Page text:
Let Go of Mom Guilt: 8 Hard to Swallow Pills

Mom guilt is easy to slip into when there are a thousand social media posts telling you how to be the perfect mom, or neighbors that never seem to be struggling as much as you do with your kid. Sticking to the same internal narrative that you are not enough or that you could be doing more will only lead to burnout and resentment. Sometimes all you need is a hard truth to realize there is a different path you can choose to take.

Embrace imperfection

It would be great if every day your kids were dressed aesthetically with beautifully brushed hair, and no food stains, messes, or tantrums. But, imperfection is a fact of life and the sooner you embrace it the better your mental health will be. So what if your kid goes to school with two different colored socks, or you forgot to put makeup on that morning as you rushed out the door. Imperfections like those aren’t going to ruin the day unless you let them. 

Let go of expectations

There are a lot of expectations of what makes the “perfect mom.” Yet “perfect” doesn’t mean it’s the right kind of mom your family needs. You are the best fit for your family and striving for unrealistic expectations will only make you feel lesser than you really are. So maybe it’s time to separate yourself from people who give judgemental opinions about your parenting style or take a break from doom-scrolling perfectly curated Instagram and Pinterest moms. 

Stop comparing yourself to other moms

Everyone has a different situation and just because your neighbor can do what you can’t doesn’t make you any less of a good parent. It’s also likely that the mom you compare yourself to is also comparing themselves to someone else. The grass will always seem greener until you stop and appreciate everything you do for yourself and your family. 

There is no one right way

Maybe you have a system to separate the laundry or go food shopping. That doesn’t mean your partner and kids need to do it the exact same way as you when you’re not around. As long as they know not to put a red shock in the white load, then it doesn’t matter how the laundry gets done. And the food will still end up in your fridge at home no matter what order it goes into the cart.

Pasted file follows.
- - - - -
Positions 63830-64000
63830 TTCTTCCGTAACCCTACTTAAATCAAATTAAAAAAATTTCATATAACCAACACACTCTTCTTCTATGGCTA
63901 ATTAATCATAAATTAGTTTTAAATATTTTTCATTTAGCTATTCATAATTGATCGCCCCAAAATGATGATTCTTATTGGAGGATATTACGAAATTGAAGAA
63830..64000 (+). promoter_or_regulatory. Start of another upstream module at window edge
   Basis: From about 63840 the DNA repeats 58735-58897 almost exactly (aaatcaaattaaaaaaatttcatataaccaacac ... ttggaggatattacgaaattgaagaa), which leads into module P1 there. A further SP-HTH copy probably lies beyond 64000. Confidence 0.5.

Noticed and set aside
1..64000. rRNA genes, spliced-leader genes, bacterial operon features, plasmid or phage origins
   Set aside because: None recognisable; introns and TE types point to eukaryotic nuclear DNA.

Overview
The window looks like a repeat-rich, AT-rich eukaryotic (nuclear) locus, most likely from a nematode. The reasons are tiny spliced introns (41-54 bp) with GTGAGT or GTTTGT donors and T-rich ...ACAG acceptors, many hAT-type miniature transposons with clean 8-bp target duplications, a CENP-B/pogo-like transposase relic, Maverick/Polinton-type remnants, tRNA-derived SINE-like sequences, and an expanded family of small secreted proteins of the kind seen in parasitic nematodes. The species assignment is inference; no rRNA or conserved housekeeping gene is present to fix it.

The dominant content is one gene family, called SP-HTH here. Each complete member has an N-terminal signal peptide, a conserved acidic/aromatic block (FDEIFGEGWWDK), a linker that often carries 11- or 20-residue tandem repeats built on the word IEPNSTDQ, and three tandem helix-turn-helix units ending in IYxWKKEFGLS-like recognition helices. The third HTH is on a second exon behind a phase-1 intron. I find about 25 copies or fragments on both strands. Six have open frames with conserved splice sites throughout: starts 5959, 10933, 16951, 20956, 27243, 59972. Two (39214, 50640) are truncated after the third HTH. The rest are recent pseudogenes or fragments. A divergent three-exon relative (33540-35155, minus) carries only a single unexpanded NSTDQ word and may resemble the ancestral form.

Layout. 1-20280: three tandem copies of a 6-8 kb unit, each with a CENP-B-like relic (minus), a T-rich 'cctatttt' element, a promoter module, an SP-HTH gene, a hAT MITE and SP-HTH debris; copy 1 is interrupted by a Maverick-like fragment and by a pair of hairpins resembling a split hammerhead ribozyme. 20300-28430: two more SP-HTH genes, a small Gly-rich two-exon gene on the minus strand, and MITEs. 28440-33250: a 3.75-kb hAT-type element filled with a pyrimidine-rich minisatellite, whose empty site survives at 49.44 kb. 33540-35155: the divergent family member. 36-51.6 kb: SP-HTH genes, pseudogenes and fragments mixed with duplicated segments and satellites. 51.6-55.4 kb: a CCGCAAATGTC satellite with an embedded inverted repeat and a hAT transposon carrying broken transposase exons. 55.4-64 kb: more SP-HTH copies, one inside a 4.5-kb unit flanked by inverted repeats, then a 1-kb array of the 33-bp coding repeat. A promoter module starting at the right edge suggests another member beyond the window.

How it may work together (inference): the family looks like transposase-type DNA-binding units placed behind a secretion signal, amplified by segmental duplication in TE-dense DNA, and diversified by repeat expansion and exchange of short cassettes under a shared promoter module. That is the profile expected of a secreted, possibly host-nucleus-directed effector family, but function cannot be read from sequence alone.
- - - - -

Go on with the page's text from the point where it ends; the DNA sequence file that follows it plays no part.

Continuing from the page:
Receiving help doesn’t mean you’re any less of a superhero

As much as you’d like to do it all and be a superwoman, it’s not a healthy mentality to constantly exhaust yourself. You are not a lesser mom for relying on others to help you out. Instead, it means you are prioritizing what matters most to you and finding more of a balance between being a parent and a professional leader. It also means you have time to be a full human outside of both. Remember, “it takes a village” and that’s OK!

When you’re away, be away

Like everyone else, you deserve a little R&R from time to time. It’s very difficult to relax as a parent when you’re worried about your kids and spouse while away. Physically you’re on the beach, but mentally you’re at home. Allow yourself to be away from family and know it will work out just fine. You don’t need to answer the phone every time they call to let them know where their soccer uniform is or how to braid your daughter’s hair. Trust that your partner, parents, or babysitter will figure it out.

Working is as important as childcare

Mom guilt can come from feeling like you’re not spending enough time with your family because you’re at work. Yet, your professional goals are just as important as your personal life. Finding work-life balance isn’t easy and takes some trial and error. But, when you remind yourself why you love your job, and what you’re working towards it can put things in perspective. Consider what a great example you are teaching your kids in work ethic, flexibility, determination, and goal setting. 

Allow yourself to feel negative emotions 

It’s normal that you can’t be 100% nurturing, understanding, and gentle all the time. Sometimes moms yell at people they love. It doesn’t mean you’re a terrible parent, it means you’re human. Make sure you apologize and talk through it with your family. If possible, it might be beneficial to find space where you can feel angry, upset, or frustrated so you can go back to them calmer and more level-headed. Seek professional help if you are experiencing suicidal thoughts or severe anxiety or depression. 

Rely on the support of your community

Avoiding mom guilt isn’t always easy. If you are looking to expand your community of support, then consider joining IAW. We are a global professional women’s organization dedicated to providing resources, support, and education at any point in your life. Plus, connect with members like Angela Bell who is a life and success coach specifically for moms!

“I am a life and success coach for moms of small children. I help them release limiting beliefs and negative self talk, to free themselves to go after their dreams and live their best life,” said Angela. Find out more about her business here or learn how IAW’s community can help you here.

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